Angela Davis, Distinguished Professor Emerita from the University of California, Santa Cruz, will speak about “Impediments to the Dream: The Prison Industrial Complex and the Dream.”
Davis, political activist, scholar and author was a leader in the Communist Party USA and the Civil Rights Movement in the 1960s, and rose to national prominence when she was charged with kidnapping and murder for allegedly having purchased weapons that were used in the commission of those crimes. She was the third woman in history to appear on the FBI’s ten most wanted list. After 18 months of confinement, and with overwhelming public support, she was acquitted; her experience as a prisoner led her to found Critical Resistance, an organization seeking to “build an international movement to end the prison industrial complex.” Davis has remained a symbol of resistance, with prisoner rights among her continuing interests.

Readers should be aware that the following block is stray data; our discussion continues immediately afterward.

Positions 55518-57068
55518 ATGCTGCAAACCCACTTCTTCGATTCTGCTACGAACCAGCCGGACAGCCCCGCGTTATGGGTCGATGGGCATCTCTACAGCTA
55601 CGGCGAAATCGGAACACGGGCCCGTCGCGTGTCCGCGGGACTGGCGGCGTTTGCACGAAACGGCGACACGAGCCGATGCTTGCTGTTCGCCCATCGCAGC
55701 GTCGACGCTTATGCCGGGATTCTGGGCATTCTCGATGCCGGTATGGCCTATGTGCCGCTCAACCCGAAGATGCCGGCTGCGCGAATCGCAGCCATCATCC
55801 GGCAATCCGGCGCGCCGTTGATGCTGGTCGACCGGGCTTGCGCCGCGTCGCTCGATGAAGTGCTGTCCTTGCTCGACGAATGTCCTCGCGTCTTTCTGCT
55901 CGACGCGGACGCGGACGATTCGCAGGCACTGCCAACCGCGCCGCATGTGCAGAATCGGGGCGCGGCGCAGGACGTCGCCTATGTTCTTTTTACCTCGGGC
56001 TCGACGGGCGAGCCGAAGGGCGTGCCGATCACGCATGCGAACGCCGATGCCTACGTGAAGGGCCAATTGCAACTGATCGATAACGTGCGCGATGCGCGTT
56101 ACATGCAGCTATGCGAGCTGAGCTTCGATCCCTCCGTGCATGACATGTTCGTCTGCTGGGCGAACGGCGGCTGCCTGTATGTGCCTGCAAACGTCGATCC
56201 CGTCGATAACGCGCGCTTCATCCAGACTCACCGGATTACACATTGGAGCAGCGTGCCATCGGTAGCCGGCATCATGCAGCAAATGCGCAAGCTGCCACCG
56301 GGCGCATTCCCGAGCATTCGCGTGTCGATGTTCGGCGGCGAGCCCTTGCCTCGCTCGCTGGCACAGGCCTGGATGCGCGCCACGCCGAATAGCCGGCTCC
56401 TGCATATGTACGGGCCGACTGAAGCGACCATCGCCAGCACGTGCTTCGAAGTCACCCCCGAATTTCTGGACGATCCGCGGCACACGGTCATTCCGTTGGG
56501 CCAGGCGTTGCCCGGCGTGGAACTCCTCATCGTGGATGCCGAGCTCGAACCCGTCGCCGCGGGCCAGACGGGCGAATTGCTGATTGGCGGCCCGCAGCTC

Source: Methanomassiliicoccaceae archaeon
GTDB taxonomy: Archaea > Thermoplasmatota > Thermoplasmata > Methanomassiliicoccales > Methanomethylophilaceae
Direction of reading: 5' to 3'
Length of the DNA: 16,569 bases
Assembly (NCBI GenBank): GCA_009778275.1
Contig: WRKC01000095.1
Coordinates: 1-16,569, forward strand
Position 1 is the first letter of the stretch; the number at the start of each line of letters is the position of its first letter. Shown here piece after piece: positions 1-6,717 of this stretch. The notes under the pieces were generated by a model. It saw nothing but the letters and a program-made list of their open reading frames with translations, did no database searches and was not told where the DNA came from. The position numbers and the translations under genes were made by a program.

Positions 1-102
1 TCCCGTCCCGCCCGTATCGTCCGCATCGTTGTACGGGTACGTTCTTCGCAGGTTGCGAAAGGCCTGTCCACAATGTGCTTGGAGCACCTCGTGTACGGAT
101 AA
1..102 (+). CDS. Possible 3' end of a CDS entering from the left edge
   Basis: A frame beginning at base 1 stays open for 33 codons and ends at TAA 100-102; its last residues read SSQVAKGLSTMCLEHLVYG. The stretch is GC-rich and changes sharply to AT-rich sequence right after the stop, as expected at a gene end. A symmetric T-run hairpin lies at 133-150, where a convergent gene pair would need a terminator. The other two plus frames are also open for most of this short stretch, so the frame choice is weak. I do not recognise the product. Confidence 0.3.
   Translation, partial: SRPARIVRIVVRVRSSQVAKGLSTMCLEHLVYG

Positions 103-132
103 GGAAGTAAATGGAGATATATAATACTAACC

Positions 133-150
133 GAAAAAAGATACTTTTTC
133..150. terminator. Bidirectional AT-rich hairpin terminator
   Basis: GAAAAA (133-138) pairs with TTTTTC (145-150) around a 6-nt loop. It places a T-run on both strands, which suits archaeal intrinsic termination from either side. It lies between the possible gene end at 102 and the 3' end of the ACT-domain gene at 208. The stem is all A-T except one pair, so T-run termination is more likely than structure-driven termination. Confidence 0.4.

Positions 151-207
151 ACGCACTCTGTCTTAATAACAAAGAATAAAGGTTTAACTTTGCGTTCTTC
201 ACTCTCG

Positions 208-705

Davis has authored several books, including “Women, Race, and Class and Are Prisons Obsolete?” After the talk she will sign copies of her latest book, “The Meaning of Freedom,” which was released in August.
This program is sponsored by the University Library, the School of Information, University Housing, the Law Library, the Bentley Historical Library, the Center for Campus Involvement, the Global Scholars Program, the Office of Academic Multicultural Initiatives, the Office of Multi-Ethnic Student Affairs, and Students Organizing Against Prisons.
Natalie Condon, videographer for the Development, Marketing and Communications office at LSA, on her job: “Every project is different, and with each we get to meet a lot of cool people doing amazing things on campus.”
“The Music Lesson” by Caspar Netscher, U-M Museum of Art new acquisition, first floor connector near the museum’s historic wing.